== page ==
SOUTH Sudan’s political and military elite have pillaged extensively, even as their country has been impoverished by a civil war caused largely by their fight over the spoils, according to a report published Monday.
The report entitled “War Crimes Shouldn’t Pay” (pdf) is by investigative unit The Sentry co-funded by the American actor George Clooney and activist John Prendergast. It spent two years following the money trail.
The report accuses President Salva Kiir, opposition leader and rival Riek Machar, and top military generals and their families of profiteering, and reveals the connection between South Sudan’s elite and the money paid for luxury homes, a large number of mining, oil and financial businesses.
However, to better understand the latest report, Rogue Chiefs believe one needs to first read The Sentry’s 2015 report on South Sudan, entitled “The Nexus of Corruption and Conflict in South Sudan” (pdf) first.
We outline some of the more outrageous insights from 2015 in a second part here, the first having being “Ghost’ Nation With 745 Generals And A President Without A Bank Account: 10 Unbelievable Things About South Sudan”, and also will list the 2016 report gems, with little editorialising:
•Food prices in particular have skyrocketed. Cereal prices in rural areas have increased 300% or more, and one recent estimate indicated that as much as 85% of the average household’s budget may now be going towards food.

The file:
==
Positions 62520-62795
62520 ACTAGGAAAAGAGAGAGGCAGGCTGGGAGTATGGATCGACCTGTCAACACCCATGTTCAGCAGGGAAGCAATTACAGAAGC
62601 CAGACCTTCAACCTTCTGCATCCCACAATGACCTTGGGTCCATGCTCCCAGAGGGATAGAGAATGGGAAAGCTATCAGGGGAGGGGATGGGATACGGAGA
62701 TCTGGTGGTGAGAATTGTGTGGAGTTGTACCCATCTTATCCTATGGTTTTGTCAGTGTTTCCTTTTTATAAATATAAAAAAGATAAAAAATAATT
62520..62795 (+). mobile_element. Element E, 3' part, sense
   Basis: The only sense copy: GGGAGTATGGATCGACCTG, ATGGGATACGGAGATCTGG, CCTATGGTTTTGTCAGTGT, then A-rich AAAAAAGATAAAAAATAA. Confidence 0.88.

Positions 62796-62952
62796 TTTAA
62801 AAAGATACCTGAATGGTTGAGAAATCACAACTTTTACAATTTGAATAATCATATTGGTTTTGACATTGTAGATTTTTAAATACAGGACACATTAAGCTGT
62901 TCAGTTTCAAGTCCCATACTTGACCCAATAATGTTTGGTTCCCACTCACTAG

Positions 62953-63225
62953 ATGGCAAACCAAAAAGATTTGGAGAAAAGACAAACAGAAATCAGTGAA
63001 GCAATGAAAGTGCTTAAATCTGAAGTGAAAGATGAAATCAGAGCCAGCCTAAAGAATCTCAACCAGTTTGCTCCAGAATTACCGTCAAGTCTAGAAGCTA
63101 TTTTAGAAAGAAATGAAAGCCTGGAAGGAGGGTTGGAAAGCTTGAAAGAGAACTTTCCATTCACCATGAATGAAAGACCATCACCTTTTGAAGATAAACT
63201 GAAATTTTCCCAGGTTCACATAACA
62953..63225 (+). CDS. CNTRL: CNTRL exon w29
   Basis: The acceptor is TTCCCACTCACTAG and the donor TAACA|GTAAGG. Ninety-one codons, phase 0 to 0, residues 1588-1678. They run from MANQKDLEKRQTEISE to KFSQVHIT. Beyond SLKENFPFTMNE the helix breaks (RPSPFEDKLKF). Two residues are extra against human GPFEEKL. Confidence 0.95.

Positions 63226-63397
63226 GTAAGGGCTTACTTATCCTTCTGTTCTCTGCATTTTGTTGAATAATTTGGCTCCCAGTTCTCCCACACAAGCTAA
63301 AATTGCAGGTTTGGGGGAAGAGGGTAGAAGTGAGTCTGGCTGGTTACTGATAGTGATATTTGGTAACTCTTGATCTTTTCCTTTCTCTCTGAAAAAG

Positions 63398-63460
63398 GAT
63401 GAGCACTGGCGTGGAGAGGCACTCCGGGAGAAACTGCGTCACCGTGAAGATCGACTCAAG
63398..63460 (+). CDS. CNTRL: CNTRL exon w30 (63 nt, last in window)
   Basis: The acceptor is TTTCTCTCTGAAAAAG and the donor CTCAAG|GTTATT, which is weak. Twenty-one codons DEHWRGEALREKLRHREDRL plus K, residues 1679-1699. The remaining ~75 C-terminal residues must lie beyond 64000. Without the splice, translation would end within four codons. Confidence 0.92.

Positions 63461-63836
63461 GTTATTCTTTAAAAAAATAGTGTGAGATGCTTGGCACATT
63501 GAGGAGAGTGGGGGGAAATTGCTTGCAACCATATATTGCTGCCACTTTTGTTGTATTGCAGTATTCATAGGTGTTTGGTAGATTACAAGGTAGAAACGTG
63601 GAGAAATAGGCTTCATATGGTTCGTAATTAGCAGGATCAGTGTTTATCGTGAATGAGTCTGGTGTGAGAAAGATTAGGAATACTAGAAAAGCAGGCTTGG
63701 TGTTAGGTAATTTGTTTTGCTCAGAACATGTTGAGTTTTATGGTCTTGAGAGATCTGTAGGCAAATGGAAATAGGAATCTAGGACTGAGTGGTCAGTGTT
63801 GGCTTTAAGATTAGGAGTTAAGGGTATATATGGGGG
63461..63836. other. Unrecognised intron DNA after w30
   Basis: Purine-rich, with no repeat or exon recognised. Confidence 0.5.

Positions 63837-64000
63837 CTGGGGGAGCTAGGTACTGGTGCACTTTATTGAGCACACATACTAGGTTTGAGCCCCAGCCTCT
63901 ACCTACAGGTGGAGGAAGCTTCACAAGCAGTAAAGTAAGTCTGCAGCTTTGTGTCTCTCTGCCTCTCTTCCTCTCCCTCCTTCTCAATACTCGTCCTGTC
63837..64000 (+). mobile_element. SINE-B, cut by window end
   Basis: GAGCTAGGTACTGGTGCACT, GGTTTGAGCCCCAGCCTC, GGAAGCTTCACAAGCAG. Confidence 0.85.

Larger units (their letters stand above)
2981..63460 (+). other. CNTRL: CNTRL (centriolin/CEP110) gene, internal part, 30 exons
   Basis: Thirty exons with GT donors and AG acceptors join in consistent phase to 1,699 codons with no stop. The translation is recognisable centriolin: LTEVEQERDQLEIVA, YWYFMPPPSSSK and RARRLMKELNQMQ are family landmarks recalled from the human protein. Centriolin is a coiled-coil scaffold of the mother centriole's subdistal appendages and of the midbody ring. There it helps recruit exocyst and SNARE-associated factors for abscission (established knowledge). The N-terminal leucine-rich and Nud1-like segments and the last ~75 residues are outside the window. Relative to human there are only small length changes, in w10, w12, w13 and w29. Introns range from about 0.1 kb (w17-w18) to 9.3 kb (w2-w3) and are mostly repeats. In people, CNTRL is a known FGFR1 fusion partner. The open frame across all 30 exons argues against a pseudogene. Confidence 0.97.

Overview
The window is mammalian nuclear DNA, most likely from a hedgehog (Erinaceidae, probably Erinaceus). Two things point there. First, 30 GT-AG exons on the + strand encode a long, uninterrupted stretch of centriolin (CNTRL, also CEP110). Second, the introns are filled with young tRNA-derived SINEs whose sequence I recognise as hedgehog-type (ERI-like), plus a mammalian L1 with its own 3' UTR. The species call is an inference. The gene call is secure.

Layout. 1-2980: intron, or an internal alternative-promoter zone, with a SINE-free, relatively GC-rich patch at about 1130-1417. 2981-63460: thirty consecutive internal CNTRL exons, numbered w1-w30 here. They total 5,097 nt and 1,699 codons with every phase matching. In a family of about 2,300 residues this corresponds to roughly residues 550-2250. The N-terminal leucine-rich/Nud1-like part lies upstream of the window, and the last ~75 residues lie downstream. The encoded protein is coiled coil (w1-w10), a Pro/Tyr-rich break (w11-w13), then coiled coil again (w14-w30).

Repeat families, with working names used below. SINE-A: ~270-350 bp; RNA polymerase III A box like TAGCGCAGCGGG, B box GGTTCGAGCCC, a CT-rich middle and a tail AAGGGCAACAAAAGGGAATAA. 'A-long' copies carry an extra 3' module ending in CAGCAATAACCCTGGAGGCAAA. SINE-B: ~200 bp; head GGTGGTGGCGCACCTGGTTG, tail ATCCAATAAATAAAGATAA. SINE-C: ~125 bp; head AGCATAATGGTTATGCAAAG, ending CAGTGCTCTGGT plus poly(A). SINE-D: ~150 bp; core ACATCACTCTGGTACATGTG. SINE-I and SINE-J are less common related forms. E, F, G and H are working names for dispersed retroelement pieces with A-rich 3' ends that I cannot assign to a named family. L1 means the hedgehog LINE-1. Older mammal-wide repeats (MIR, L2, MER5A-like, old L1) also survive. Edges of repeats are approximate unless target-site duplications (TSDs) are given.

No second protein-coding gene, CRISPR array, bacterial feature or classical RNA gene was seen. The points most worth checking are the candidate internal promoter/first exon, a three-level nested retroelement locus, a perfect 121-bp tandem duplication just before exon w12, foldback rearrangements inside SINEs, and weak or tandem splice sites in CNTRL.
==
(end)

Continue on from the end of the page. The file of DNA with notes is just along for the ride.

•As of July 2015, South Sudan’s economic position was already dire. The country’s illicit actors have also diversified their operations into the few remaining profitable areas. Currency speculation is one of the most lucrative illicit schemes available to well-connected individuals. Those who are able to take advantage of this opportunity for arbitrage can gain tremendously – up to a 400% profit.
•The US State Department reported that while $1.3 million in U.S .currency is supposed to be disbursed weekly from the Central Bank of South Sudan to commercial banks, only about $450,000 is being delivered, with the rest diverted into the parallel market.
•A 2014 report by the International Monetary Fund indicates that there were 79 licensed foreign exchange houses in South Sudan in mid-2013, 139 an unusually high number given the small size of the South Sudanese financial sector. For comparison, Kenya has 86 licensed foreign exchange bureaus, despite an economy almost five times as large.
•The ongoing conflict in South Sudan is in large part a means to an end – to renegotiate the country’s political power balance and the economic profits that it ensures.
-The highlights from “War Crimes Shouldn’t Pay” will follow soon.